News

There are fears that the Nature Restoration Law may displace Irish beef from markets

Frozen Bone-In Beef
Meat
Ireland
Regulation & Compliances
Published Feb 26, 2024

Tridge summary

The Irish Natura and Hill Farmers’ Association (INHFA) has expressed concerns over the potential impact of the European Parliament's Nature Restoration Law (NRL) on Irish beef and other products from 'degraded ecosystems'. The INHFA fears that the law, which aims to restore a significant percentage of drained peatlands by 2050, could harm the reputation of Irish beef by classifying it as a product of a degraded ecosystem, similar to beef from deforested land in South America. This could lead to displacement of Irish products from international markets. The association has called for a legal backstop and suggests that changes in grazing could achieve the same environmental goals without forcing land abandonment or pushing people out of farming.
Disclaimer: The above summary was generated by a state-of-the-art LLM model and is intended for informational purposes only. It is recommended that readers refer to the original article for more context.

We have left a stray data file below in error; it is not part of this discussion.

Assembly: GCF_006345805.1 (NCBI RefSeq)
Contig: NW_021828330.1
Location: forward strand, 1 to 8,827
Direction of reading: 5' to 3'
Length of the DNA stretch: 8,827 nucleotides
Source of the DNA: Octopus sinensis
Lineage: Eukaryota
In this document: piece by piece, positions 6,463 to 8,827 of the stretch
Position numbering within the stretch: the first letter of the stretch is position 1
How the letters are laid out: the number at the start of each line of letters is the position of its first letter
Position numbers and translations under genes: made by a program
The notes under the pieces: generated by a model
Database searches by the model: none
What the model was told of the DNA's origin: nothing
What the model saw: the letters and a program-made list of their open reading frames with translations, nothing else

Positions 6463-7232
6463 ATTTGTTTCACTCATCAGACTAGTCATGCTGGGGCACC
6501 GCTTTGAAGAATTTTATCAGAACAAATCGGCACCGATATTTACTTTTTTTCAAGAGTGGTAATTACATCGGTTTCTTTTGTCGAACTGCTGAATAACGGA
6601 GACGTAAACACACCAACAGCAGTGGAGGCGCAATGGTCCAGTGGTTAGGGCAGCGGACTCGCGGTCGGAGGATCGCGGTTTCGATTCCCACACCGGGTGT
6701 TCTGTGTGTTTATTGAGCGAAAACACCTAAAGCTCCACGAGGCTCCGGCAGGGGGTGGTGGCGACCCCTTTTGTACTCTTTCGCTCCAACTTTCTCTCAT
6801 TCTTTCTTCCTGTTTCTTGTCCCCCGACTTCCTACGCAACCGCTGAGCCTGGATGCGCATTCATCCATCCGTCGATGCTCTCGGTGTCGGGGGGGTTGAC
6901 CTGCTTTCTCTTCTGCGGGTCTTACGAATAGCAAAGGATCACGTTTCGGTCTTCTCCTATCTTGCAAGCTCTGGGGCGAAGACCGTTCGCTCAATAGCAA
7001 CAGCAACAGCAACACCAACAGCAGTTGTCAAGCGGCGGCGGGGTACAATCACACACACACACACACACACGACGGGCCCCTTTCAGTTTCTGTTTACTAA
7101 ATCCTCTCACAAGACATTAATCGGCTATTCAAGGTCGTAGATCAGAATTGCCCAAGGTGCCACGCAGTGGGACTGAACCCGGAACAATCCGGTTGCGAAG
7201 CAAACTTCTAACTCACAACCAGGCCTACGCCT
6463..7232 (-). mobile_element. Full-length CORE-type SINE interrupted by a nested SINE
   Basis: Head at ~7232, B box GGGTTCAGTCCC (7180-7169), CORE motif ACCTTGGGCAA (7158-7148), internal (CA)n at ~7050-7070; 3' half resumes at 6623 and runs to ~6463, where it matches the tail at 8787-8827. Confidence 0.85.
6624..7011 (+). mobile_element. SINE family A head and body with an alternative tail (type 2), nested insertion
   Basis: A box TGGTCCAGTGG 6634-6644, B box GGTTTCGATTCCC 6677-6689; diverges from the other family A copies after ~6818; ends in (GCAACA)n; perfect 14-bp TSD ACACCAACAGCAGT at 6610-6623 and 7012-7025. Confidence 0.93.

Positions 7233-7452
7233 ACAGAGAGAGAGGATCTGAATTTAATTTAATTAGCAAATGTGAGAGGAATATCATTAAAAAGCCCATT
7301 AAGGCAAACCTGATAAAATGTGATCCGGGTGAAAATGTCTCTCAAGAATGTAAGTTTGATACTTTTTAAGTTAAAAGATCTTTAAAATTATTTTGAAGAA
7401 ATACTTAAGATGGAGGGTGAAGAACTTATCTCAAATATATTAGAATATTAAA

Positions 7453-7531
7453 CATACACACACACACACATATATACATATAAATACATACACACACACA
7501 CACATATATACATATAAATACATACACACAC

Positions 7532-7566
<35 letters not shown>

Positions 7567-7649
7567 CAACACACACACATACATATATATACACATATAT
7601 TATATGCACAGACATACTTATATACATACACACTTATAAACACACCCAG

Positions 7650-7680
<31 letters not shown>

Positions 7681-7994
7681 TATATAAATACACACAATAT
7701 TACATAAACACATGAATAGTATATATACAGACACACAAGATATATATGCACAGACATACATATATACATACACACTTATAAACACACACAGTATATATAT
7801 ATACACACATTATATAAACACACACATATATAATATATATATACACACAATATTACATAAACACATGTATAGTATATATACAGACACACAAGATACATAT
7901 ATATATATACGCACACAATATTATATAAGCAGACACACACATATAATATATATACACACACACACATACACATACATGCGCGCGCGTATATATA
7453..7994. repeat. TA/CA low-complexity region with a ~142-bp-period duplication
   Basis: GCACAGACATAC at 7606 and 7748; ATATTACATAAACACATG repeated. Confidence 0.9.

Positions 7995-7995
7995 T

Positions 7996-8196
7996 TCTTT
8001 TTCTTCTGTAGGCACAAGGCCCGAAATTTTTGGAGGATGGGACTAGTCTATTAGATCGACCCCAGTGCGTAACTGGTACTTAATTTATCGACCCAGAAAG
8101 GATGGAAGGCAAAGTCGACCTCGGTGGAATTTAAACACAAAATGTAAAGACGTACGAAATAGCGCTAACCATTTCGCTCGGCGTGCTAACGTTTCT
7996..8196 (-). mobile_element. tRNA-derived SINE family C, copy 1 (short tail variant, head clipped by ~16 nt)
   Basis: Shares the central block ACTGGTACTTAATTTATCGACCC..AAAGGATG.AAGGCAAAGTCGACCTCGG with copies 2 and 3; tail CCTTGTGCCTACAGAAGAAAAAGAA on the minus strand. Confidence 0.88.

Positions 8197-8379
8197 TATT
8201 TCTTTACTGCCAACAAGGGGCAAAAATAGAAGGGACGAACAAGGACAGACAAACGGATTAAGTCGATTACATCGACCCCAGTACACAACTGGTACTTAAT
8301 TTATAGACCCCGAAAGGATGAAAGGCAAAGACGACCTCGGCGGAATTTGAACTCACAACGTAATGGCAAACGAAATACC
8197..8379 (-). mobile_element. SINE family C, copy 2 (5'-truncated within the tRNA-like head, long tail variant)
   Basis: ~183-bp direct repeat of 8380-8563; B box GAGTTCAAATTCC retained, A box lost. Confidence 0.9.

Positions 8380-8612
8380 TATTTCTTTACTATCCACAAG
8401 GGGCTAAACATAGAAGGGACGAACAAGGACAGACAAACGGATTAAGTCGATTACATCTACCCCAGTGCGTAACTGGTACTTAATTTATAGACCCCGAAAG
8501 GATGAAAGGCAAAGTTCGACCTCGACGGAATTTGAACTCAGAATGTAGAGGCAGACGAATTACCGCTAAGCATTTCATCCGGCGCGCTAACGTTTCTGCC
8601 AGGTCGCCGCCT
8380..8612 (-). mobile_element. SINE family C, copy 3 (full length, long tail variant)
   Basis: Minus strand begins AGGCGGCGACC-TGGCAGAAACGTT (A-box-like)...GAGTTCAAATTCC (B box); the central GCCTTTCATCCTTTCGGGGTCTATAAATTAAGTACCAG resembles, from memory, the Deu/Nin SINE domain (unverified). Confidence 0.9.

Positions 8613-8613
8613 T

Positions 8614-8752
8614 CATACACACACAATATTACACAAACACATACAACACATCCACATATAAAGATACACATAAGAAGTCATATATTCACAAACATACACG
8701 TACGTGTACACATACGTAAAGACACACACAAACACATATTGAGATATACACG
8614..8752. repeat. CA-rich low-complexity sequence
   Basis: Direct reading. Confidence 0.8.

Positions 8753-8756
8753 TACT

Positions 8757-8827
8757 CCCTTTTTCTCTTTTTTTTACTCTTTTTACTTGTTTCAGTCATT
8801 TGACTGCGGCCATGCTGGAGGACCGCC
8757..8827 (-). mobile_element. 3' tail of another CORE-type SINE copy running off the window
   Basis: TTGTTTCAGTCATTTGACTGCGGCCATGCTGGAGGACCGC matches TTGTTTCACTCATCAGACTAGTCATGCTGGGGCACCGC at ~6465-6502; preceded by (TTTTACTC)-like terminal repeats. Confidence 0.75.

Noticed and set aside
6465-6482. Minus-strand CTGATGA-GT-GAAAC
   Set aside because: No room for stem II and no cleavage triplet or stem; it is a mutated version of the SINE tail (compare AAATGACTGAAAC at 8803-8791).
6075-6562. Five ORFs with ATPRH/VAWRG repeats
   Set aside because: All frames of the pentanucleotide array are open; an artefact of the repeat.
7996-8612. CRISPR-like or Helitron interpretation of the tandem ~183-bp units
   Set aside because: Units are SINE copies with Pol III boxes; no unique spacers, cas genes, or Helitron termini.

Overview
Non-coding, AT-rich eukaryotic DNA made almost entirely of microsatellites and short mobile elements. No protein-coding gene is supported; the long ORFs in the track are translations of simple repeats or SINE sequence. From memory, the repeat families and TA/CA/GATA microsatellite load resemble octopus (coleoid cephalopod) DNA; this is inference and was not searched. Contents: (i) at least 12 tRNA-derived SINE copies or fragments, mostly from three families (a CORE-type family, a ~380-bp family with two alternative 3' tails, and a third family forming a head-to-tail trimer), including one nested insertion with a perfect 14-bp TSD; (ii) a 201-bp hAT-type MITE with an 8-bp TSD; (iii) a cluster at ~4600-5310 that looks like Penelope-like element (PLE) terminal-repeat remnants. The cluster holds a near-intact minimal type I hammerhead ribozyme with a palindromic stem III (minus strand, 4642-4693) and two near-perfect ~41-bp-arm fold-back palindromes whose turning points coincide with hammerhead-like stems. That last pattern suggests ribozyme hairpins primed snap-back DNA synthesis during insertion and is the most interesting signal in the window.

Original content

Concerns have been raised that the Nature Restoration Law (NRL), which will face a crunch vote in the European Parliament this week, could see Irish beef and other products from so-called ‘degraded ecosystems’ displaced from international markets. This is because of ‘mirror measures’, which are mechanisms in the wider European Green Deal which aim to ensure products produced in the EU, and produced outside the EU but imported in, are produced to the same standard. But, the Irish Natura and Hill Farmers’ Association (INHFA) is concerned that beef produced on drained agricultural peatland in Ireland – which, under the NRL, would be defined as a degraded ecosystem – could be treated the same as beef produced on, e.g., deforested land in South America. The farm organisation – a majority of whose members predominately work on land that will be most affected by the law – has expressed fears that this could cause reputational damage to Irish beef, which beef exporters in other countries ...
Source: AgriLand
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